Creep leads to a reduction in strength values, the dependence of which on the parameters temperature, mechanical stress, time and material is very complex. Creep during high temperature stress is a significant problem in the art as it can lead to component failure , e.g. B. by collision of turbine blades on the housing, change in shape of highly stressed notches on turbine shafts or leakage of boiler tubes. Knowledge of the material's creep behavior under operational stress is therefore essential for the design and operation of high-temperature components. Creep cannot be prevented when exposed to high temperatures. However, the creep process can be influenced by targeted alloying measures. This is why special materials (e.g. martensitic and austenitic steels or nickel-based alloys ) are used for high-temperature components.

Creep test for metallic materials

The creep behavior is determined with so-called creep tests (standardized according to DIN EN 10 291 and ISO 204). In the creep test, a sample is statically loaded at a constant high temperature and the elongation of the sample due to plastic deformation is measured over time. The creep strain can be determined from this plastic deformation. This results in the creep curve shown in the picture, which is divided into the technical creep areas I, II and III.

Creep curve and structural processes during a creep test

Another important result of the creep test is the stress time until breakage . Creep tests at different mechanical stresses result in different stress times before breakage. The creep strength determined from this is essential for the design of components . The creep rupture strength is the stress that the material can withstand at that temperature for the period of stress until failure. The technically relevant exposure times are often several years, so that creep tests are usually carried out for a very long time.

Mathematical description

Norton's law of creep is often used for the mathematical description of the area of ​​almost constant creep rate (secondary creep) . From investigations into the secondary creep range, Norton developed a first purely stress-dependent creep description in 1929, which describes the minimum creep speed as a power function of the stress:

The stress exponent and the factor represent temperature-dependent material constants. The stress exponent is also an indicator for the deformation mechanism. In the literature, dislocation creep and grain boundary slip are assumed for a stress exponent. At very low stresses or creep speeds, stress exponents of can occur, which describe the deformation mechanism based exclusively on diffusion creep . Norton's law of creep is still in use today because of its simple applicability and is used for a rough estimate of creep deformations or stress redistributions as well as stress relaxation in the component. However, it is only valid for medium and low voltages in the secondary creep range and an identification of the parameters and must be carried out separately for each application temperature.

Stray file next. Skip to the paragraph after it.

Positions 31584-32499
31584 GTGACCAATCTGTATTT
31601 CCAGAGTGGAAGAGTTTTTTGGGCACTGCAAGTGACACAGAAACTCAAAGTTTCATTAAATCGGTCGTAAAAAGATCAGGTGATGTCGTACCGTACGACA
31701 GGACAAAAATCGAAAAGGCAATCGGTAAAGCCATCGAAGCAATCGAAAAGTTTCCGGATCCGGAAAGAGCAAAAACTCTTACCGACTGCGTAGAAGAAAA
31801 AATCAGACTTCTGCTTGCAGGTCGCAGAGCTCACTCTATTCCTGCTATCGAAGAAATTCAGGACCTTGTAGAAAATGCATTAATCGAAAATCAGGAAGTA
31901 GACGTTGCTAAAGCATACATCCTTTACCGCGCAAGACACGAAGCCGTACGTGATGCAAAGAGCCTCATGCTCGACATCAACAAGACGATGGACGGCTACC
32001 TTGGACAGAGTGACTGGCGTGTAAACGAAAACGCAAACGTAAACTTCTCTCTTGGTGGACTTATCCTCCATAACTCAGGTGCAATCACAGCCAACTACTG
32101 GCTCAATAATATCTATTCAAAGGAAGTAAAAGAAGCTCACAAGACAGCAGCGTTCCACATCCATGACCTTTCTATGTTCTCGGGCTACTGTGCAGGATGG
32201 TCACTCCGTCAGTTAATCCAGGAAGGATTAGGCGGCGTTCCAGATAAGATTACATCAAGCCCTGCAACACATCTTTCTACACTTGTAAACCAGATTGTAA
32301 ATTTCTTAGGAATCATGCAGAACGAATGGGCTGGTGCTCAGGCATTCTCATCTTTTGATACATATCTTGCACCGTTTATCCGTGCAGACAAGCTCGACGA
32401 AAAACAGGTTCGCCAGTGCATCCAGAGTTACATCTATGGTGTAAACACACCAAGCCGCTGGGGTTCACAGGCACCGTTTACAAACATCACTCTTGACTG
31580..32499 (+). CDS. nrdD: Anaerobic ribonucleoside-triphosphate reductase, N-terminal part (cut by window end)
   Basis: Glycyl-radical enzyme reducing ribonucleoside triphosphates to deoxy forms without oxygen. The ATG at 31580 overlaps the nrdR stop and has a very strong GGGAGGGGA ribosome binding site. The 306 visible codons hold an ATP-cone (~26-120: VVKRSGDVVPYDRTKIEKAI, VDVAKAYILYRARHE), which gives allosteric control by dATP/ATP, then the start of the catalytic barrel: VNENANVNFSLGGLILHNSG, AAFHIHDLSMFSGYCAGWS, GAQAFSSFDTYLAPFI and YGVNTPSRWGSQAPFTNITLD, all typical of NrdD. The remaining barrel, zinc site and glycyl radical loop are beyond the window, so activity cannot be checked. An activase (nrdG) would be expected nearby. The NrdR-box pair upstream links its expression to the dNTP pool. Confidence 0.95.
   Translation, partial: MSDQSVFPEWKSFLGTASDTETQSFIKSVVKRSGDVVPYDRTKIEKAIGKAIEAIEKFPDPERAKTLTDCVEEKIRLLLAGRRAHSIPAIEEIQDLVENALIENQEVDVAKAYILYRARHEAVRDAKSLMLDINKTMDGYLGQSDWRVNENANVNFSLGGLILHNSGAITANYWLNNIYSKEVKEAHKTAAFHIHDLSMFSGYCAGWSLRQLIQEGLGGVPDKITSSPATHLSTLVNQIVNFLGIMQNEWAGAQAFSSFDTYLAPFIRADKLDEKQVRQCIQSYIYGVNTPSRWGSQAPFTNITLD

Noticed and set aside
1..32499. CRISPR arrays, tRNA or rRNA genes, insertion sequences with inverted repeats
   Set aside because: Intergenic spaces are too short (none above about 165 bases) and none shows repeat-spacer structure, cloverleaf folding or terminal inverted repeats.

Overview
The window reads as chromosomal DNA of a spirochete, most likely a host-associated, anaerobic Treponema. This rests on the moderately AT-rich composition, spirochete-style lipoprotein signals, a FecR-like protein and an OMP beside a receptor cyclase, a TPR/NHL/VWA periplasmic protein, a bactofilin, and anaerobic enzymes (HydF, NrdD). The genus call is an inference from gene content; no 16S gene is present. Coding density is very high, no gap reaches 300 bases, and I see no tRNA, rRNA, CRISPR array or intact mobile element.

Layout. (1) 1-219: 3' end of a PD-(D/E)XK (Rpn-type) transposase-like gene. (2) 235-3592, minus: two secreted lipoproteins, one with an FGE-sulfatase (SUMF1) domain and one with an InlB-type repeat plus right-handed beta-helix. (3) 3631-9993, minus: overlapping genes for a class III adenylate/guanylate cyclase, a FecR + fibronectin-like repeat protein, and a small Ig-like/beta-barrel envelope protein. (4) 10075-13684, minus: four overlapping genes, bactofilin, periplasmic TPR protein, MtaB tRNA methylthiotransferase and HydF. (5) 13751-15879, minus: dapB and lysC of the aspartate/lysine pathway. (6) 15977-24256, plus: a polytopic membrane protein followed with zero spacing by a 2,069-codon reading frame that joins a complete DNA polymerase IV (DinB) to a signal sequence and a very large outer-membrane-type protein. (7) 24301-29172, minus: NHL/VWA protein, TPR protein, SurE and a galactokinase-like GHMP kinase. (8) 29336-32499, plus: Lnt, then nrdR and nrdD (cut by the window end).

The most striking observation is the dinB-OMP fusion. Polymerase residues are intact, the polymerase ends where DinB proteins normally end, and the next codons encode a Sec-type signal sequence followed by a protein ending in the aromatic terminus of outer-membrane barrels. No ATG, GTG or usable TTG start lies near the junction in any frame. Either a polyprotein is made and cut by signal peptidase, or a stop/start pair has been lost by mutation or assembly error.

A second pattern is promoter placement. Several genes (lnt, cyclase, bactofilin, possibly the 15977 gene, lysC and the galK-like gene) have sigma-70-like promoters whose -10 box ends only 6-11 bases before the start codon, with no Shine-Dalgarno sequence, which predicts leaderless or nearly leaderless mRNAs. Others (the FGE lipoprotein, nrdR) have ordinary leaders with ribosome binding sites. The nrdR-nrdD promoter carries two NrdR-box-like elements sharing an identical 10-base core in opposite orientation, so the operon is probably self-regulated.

Much more powerful descriptions are required for more precise calculations of time and temperature-dependent deformations at high temperature loads. A distinction is made here between phenomenological equations, which represent mathematical descriptions of the measured creep curves, and constitutive equations, which are based on continuum mechanical or microstructural approaches and couple deformation and damage. One powerful type of equation provides e.g. B. the phenomenological "modified Garofalo equation" or the constitutive "Chaboche model". Both types of descriptions are usually very time-consuming to identify parameters and require a great deal of mechanical and material knowledge.

Light metal alloys

In light metal alloys such as aluminum and magnesium alloys, which are often used in vehicle and aircraft construction, creep occurs at temperatures of approx. 50-100 ° C. The increased number of slip planes in the face-centered cubic crystal structure of aluminum also offers less resistance to the plastic creep deformation process, which limits the use of these alloys for elevated temperatures.

Prestressing steel

In the case of high-strength prestressing steels , creep is also possible at room temperature and at high, constantly acting service stresses below the yield point. Their use for prestressing prestressed concrete structures causes creep strain and thus stress losses as a result of relaxation (decrease in stress at constant strain). These voltage losses can be up to 10% of the initial voltage.

Creep on floors

Soils deform over time under compressible and shearing loads. On the one hand, consolidation occurs, in which cohesive , poorly permeable soils absorb or release the pore water only with a time delay; on the other hand, creep plays an important role due to the viscosity of the soil.

In the case of compressible stresses under one-dimensional (oedometric) or hydrostatic ( isotropic ) stresses , the density of a floor element increases further under constant effective stresses. The increase in density follows the following empirical law for one-dimensional compression:


  • the one-dimensional elongation due to creep
  • an empirical creep coefficient
  • the initial number of pores
  • a reference time.


The meaning ( semantics ) of the term creep is often used very vaguely in technical practice and is often equated with the term relaxation . A simplified distinction is possible through:

  • Creep : constant tension , increasing elongation as a function of time,
  • Relaxation : constant elongation, decreasing tension as a function of time.


Individual evidence

  1. Fritz Röthemeyer, Franz Sommer: Rubber technology . 2nd Edition. Carl Hanser Verlag, Munich / Vienna 2006, pp. 514-515, ISBN 978-3-446-40480-9 .
  2. J. Rösler, H. Harders, M. Bäker: Mechanical behavior of materials . Springer, 2006, p. 383.